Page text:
When we set out, the snow “storm” last week was just beginning. People were still out on Franklin Avenue, New Britain Avenue, and various residential side streets. (more…)
I hate Giving Tuesday. It goes: Black Friday, Small Business Saturday, Cyber Monday, Giving Tuesday. What? So, only after you have shelled out money everywhere else should you consider charitable giving? False. For this reason, we list giving first.
Every November, venues around Hartford host artists for one weekend. Experience varies by location.
For the first time, 1429 Park Street offered up one floor for a mix of live music and dancing after hours, effectively extending the viewing time for artwork at this site. This is where dancers were painted as part of the performance, where a loud droning filled the mostly unfinished second floor. People wrote and drew in chalk on the floors. It was intended as an immersive experience; some got into it, others let this be their social hour, and kids dove into paint and what looked like fake snow, taking “immersive” literally.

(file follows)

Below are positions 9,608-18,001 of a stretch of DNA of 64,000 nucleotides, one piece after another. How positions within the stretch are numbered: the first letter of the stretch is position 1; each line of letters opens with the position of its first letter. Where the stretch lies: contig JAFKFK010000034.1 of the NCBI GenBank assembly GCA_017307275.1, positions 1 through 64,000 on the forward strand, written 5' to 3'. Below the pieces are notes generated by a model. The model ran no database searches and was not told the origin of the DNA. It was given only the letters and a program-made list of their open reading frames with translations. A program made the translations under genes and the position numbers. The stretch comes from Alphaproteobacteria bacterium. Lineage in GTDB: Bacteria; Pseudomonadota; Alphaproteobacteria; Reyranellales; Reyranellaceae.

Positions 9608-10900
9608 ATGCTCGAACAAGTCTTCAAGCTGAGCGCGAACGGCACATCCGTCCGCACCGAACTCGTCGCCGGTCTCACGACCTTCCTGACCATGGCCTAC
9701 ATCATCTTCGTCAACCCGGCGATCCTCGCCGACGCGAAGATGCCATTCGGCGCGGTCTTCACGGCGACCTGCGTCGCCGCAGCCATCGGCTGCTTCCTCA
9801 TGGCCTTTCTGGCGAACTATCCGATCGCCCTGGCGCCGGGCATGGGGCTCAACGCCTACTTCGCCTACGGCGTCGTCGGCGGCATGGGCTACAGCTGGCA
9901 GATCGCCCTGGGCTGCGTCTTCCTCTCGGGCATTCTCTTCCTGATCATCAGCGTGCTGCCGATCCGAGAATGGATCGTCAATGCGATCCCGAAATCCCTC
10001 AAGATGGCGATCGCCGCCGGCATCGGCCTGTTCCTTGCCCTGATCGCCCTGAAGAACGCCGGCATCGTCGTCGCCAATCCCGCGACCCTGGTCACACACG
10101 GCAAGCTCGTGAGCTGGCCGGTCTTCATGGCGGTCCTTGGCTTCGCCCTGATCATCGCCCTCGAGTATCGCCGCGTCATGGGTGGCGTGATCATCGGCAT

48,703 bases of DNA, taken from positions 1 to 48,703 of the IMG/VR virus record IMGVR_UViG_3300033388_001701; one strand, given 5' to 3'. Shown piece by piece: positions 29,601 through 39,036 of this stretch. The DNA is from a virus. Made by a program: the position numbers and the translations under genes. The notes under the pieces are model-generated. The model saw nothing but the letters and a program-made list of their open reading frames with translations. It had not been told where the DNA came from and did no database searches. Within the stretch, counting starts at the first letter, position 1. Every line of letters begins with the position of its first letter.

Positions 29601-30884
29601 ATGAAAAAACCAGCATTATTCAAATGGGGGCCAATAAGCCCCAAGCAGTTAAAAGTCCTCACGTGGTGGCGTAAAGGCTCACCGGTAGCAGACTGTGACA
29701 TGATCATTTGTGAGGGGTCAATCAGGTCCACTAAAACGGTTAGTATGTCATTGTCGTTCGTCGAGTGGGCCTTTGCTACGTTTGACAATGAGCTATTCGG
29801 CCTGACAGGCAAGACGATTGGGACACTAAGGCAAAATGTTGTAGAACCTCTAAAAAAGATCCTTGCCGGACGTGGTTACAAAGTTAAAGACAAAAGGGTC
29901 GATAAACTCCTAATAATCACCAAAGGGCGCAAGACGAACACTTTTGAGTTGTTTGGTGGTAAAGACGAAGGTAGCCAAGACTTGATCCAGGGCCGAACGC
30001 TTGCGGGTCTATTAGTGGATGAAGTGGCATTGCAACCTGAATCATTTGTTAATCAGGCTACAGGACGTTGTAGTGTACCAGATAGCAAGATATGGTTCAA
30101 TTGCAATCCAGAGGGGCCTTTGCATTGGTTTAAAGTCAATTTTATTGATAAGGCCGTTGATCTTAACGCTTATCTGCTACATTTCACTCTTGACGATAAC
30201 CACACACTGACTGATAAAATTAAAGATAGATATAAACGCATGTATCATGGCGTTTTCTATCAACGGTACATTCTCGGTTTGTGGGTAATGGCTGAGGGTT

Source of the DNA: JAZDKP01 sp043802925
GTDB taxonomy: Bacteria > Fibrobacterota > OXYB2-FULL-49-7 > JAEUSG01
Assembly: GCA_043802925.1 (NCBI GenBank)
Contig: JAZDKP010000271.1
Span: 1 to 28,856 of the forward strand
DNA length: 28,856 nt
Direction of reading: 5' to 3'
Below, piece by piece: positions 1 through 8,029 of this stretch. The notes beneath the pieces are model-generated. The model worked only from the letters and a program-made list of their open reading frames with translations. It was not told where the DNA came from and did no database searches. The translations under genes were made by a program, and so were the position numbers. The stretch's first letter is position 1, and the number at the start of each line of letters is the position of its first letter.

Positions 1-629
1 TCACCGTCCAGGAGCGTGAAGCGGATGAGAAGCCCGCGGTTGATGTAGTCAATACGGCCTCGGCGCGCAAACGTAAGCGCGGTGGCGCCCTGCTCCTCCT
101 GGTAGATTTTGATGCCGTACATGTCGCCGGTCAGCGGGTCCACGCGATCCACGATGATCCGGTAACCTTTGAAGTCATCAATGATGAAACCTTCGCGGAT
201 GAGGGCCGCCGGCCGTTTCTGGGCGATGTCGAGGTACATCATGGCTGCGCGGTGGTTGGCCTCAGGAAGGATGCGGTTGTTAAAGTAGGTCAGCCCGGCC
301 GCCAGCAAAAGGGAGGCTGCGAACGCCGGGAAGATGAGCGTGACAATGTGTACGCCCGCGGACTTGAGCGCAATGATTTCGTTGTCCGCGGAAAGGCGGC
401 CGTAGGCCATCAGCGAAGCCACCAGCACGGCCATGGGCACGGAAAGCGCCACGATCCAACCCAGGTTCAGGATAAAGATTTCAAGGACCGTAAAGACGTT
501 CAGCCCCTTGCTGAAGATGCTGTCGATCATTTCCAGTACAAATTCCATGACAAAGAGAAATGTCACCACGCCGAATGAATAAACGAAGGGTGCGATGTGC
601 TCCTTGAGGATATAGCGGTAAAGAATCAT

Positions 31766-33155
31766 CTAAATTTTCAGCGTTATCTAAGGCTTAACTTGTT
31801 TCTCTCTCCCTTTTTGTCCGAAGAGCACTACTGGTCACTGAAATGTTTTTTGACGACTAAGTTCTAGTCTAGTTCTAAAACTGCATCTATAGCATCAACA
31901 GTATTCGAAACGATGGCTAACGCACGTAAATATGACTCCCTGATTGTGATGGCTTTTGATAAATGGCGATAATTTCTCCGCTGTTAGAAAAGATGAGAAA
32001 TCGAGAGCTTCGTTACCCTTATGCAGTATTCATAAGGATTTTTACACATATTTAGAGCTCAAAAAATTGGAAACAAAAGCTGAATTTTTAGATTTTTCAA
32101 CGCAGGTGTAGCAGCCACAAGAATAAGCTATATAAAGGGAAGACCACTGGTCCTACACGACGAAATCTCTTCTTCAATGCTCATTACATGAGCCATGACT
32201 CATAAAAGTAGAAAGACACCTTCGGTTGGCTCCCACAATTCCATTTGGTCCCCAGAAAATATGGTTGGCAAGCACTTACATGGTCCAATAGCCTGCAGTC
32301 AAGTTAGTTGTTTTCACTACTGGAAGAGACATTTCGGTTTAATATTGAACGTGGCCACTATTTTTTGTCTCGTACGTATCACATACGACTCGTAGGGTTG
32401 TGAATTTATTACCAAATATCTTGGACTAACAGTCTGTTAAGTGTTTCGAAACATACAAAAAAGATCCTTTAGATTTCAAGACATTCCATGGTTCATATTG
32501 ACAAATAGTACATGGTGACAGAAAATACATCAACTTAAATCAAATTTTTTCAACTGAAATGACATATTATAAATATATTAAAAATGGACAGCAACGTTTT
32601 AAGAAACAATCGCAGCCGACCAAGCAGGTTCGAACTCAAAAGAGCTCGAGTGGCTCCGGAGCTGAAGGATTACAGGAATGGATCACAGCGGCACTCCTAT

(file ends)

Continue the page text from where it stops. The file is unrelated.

Venom Vintage on Whitney Street promised to be just as edgy, but if you were hoping to see live graffiti art at the time advertised, you would have been out of luck. There was some pre-existing work on the walls in the store and in back. On one side of the space, visitors were encouraged to add doodles to a “zentangle art wall.” You could look at the secondhand clothing store as being art hanging on the racks, but hold off on getting excited about that. The store owner, Dina Brass, says the future of Venom Vintage in this location is uncertain; according to her, the building owner has a problem with the graffiti at the space. It has been approximately one year since Venom Vintage relocated to the West End from Park Street, almost on the West Hartford line. (more…)
After a few months of riding a bicycle from Connecticut to Indiana, and back, it is only natural for one to launch a membership and fundraiser campaign for a community bicycle shop days after returning home.
BiCi Co. may not be the easiest concept to understand. but if you know what a maker space is, then it’s like that, but with bicycles and the ability to buy them.
Bike education classes were provided for youth there over this past summer, as a first step and as part of a summer youth employment service learning project. Thirty teens were paid for learning some safety and repair basics; they went on to fix up bikes for CRT’s Generations program. (more…)
Rocky Ridge Park creates one of this neighborhood’s boundaries. From the street, the park looks kind of boring — a strip of grass with some ball fields, a playground, and a building made more interesting with a few murals. The wooded area, if you step through the trees, reveals how the park and neighborhood were named.